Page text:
Tuesday, August 16, 2011

Making Math Memorable #1

When I was a kid in third grade, I literally got stomach aches when it was math time. I LOVED my teacher because she was energetic and so much fun. So you're wondering why that specific time bugged me? We had timed computation quizzes for multiplication. You had to pass the tests with 100% in order to move up. First was _ x 0, then _ x 1, _ x 2, and so on. Many kids got stuck on 3 and 4, breezed through 5, then got stuck on 6 and up. 
Had my teacher used the approach that I do, I think I would have had a lot less anxiety. {First a disclaimer to any parents reading this: we encourage kids to use their fingers. They're considered manipulatives! They can use them in the real world, so we allow them in the classroom. Don't worry about what your teachers said, they'll memorize them eventually!}  So here it is: 
I use The Mad Minute. It allows me to differentiate because I can give different amounts or types of problems. The last time I taught third, my students were still weak with quickly adding and subtracting, so I started there. We would practice doing 30 problems within 3 minutes for several days before I graded them on anything. (Most were never able to stay within the 1 minute that the book suggests.)
First we discussed the associative property, and students knew that it didn't matter if they read a problem as 2x3 or 3x2. Then we did used the zero property (any number times 0 = 0) and identity property (any number times 1 = that number) to complete many simple problems quickly. 
A lot of my students knew their doubles from addition, so they would do the x2 problems or skip to any problems that included multiplying by 5. For some reason the skip counting, counting nickels, and using the clock numbers makes that easy for them.
Next, we skipped all the way to the dreaded 9s. Have you ever heard of the finger trick for multiplying by 9? Even if you have, don't you wish you knew it when you were a kid?!

Once we were done with 9s, the kids realized that they had very few problems left because they had already taken care of some of the 3, 4, 6, 7, and 8s when they multiplied by 0, 1, 2, 5, and 9! Most people know the 5,6,7,8 trick for 56 = 7x8 but I learned some tricks for those in other tough equations. These are not good pictures but my scanner isn't hooked up at the moment.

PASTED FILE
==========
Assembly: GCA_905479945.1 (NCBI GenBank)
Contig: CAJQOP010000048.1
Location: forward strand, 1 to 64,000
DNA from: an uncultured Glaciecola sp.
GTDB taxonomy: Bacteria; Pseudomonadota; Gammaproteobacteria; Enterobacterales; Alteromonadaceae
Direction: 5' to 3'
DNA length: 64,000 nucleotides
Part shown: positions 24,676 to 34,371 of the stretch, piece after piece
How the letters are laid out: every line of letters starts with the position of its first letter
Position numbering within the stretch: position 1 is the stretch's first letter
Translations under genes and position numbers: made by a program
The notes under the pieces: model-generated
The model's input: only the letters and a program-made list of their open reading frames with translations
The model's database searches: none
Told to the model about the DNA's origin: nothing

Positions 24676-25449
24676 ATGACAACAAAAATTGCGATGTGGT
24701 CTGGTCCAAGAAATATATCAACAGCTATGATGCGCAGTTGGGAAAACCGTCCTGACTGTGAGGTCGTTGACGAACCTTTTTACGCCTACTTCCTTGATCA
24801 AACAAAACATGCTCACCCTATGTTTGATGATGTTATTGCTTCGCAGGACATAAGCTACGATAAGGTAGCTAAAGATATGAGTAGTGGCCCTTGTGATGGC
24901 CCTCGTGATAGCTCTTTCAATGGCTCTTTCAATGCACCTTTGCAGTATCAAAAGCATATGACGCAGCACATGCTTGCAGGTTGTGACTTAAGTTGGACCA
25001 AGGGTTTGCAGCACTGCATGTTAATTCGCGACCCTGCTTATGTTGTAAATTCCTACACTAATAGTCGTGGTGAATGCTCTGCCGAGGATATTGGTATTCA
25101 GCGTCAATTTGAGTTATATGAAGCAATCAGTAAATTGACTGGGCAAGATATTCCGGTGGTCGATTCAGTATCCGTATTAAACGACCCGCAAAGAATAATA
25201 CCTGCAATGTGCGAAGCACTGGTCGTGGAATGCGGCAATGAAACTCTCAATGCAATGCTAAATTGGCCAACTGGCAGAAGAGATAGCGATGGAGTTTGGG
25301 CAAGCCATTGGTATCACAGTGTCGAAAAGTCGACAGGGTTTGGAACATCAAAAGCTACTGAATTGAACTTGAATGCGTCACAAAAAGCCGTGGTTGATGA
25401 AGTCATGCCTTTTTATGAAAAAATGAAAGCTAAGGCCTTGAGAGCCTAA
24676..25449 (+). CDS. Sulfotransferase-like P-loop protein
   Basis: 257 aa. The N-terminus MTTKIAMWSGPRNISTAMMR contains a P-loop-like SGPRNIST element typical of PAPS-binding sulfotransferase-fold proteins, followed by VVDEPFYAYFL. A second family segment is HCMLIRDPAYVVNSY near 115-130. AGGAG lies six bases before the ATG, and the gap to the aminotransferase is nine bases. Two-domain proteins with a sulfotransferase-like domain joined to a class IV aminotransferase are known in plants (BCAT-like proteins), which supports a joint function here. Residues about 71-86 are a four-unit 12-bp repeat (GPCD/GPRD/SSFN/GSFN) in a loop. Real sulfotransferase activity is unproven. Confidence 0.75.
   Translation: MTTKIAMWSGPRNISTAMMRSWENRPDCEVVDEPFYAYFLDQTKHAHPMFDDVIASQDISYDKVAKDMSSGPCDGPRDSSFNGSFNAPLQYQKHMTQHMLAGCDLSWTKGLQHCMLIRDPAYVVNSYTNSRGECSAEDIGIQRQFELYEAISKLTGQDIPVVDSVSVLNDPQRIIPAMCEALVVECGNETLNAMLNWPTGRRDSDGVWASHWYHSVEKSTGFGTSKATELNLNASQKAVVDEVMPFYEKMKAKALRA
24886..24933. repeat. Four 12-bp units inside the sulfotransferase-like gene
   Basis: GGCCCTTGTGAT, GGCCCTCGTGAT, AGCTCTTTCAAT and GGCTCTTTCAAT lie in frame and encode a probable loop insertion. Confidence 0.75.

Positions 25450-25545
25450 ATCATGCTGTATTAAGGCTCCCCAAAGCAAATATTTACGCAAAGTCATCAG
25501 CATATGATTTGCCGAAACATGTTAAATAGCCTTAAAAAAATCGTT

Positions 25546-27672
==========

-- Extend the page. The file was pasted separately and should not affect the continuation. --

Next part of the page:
Memory devices - visualizing
No one was "held back" on a certain time table and there wasn't any competition other than beating your own best score before the timer went off. Believe it or not, they actually would get upset if we skipped Mad Minute practice for the day!

This year I want to have students graph their number correct each time we test. It might be complicated if I give students different amounts of problems, but here is the graph for 30 questions!

See all Making Math Memorable posts:


  1. This sounds great! I wish I had this when I was a kid too! You sound like an awesome teacher!
    Rambling About Reading

  2. OH MY GOODNESS...I just found your site through Pintrest. This is a lifesaver! My son struggles even in 4th grade with multiplication...this (especailly the 9 bendo-over finger rule) is genious! Can't wait to show my son tonight!!

  3. Math was so hard for me as a child, 9's especially and one of the ways I learned was: 9 times whatever number, the answer would always equal 9. 9x8=72 7+2=9, that is how I checked the answer. If there is multiples of 9x1, 9x2, 9x3, etc. you know that 9x1=9 then just start numbering 1, 2, 3 all the way to the bottom and then start numbering back up 1, 2, 3, etc. as it will be 9, 18, 27, 36, 45, 54, 63, 72 and 81. First numbers are in numerical order going down and in numerical order going back up. Most children know 9x10=90 but the answer when added 9+0 is still 9.

  4. Like this info! Will try
    My blog

  5. Thank you so much for your post! I am a teacher and a parent of a child who struggles with math facts. I will be using your ideas! Thanks again!